In her conclusion, she charges that “at times the criminal justice system was up for sale.” Of course, this allegation has been made about virtually all aspects of the law, but the strength of her measured observations is rooted in what appears to be meticulous research.

Her notes section is replete with textual, case, statutory, and article references crossing law, sociology, history, politics, psychology, and feminism. The sources are mostly Canadian and American.

This is no dry text. It resonates with compelling detail and novelistic passion. As a lawyer who never practised criminal law, and has read insufficient legal history, I was intrigued to see the depth and breadth of the documentary material.

Overworked though it is, “page-turner” is an apt description for these stories. Rich in social history and cultural mores, sprinkled with both the horrific and the uplifting, the selected events are loaded with emotional and mental challenges. London, Ont.; Toronto; Verdun, Que.; Weyburn, Sask.; Halifax; Hull, Que.; Yellowknife, Williams Lake, B.C.; Windsor, Ont.,: these are the Canadian cities in or near which the tragedies unfold.

Readers will be well-informed about the additional barriers faced by children and native women, racial and linguistic minorities, the hearing impaired, and the curiously twisted way in which a lesbian was prosecuted over an attempted kiss.

One chapter overviews sexual assault, sexual harassment, and sexually discriminatory practices in the workplace. It provides an enlightening retrospective of the 1970s’ emergence of workplace safety and health advocacy around gender equality and power imbalance. Highlighted are the emergence of criminal injury compensation, changes in sentencing, and victim impact statements. Backhouse also pinpoints the issue of victim restitution, for pain and suffering, through criminal or civil processes.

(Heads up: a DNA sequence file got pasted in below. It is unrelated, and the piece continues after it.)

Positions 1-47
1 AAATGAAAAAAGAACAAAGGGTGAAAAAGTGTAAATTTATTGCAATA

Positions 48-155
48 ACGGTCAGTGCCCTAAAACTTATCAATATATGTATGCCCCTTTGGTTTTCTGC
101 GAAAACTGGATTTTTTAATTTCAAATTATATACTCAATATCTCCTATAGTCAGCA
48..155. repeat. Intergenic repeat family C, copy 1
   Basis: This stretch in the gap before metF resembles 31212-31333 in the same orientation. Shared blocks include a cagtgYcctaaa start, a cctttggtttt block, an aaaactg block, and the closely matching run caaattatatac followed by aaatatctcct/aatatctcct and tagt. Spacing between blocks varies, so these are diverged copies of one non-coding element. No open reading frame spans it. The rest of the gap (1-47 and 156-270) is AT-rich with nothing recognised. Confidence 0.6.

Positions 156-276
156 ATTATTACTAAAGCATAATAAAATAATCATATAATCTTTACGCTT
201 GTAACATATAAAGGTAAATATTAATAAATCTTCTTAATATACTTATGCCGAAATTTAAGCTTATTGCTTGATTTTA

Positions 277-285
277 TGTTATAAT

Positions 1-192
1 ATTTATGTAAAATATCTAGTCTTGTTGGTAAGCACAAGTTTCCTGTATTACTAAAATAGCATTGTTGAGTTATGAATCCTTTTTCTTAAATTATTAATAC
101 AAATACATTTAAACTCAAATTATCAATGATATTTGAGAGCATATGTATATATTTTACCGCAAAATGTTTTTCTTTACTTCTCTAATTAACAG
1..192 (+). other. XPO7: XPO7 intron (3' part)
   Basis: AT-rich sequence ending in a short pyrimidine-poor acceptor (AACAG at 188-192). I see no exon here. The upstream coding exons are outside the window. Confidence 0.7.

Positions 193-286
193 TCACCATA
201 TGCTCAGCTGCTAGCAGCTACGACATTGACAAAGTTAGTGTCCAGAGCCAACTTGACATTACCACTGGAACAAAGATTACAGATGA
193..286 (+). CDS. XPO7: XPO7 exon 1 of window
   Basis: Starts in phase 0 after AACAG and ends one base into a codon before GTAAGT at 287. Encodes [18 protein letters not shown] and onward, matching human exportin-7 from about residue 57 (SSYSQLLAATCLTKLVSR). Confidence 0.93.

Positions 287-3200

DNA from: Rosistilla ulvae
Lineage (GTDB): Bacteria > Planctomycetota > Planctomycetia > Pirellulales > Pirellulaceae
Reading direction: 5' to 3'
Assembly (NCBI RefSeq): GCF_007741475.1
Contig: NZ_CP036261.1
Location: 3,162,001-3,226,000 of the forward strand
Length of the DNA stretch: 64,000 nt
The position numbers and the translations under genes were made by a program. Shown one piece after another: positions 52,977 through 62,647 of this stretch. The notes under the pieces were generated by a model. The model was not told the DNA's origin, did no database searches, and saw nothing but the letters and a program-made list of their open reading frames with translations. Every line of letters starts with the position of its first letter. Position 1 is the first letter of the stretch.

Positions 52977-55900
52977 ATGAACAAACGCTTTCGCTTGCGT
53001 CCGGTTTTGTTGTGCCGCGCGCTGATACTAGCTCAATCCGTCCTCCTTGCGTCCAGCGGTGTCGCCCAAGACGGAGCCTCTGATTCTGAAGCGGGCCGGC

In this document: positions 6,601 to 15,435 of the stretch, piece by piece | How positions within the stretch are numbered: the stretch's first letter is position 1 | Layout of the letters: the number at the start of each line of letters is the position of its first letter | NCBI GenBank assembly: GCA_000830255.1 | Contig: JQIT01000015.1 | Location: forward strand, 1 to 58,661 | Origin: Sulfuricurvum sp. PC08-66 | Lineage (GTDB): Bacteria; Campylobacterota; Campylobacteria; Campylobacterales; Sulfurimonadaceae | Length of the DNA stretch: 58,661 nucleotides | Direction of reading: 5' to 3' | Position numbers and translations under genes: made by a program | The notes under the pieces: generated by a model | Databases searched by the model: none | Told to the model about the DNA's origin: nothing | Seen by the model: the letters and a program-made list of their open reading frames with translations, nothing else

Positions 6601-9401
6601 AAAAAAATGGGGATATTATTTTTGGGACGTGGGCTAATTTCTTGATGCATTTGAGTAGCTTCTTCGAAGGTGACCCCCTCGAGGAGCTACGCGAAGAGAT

She also discusses incarceration as a useful reply to sexual assaults and rapes, weighing feminist positions on all sides. She urges systemic solutions based on empirical evidence rather than a focus on individual penalization. Readers can ponder and decide for themselves.

Her charges cannot be more serious: that the criminal law’s injustice was both “widely recognized” and “openly condoned.”

This can easily be expanded to civil law. She denounces the failure of our legal and political cultures — which have heavily overlapped — to respond with “special efforts to enforce the criminal law.”

Carefully elucidated are the myriad ways in which that law was lacking, either in intent or in application. The major corruption was misogyny. She unabashedly calls for a “radically transformed society” and argues that the legal system must be too.

Academics are some of the only people who can write prodigiously for publication anymore, established prose stars and the wealthy aside. Carnal Crimes has actually sold well in a market where academic writing does not sell.

Backhouse’s heavily researched writing is highly respected in Canadian academic circles. She has published 10 books since 1979. She holds or has received numerous high honours including an Order of Canada and fellowship in the the Academies of Arts, Humanities and Sciences of Canada. And she is apparently the only Canadian ever to head the American Society for Legal History.

Craig Paterson entered law school in September 1967.  He can be contacted at [email protected]. This will be Craig's final review but if you are interested in joining our team as the reviewer of all things legal, be it fiction, non-fiction, film etc., please contact editor Gail Cohen at [email protected].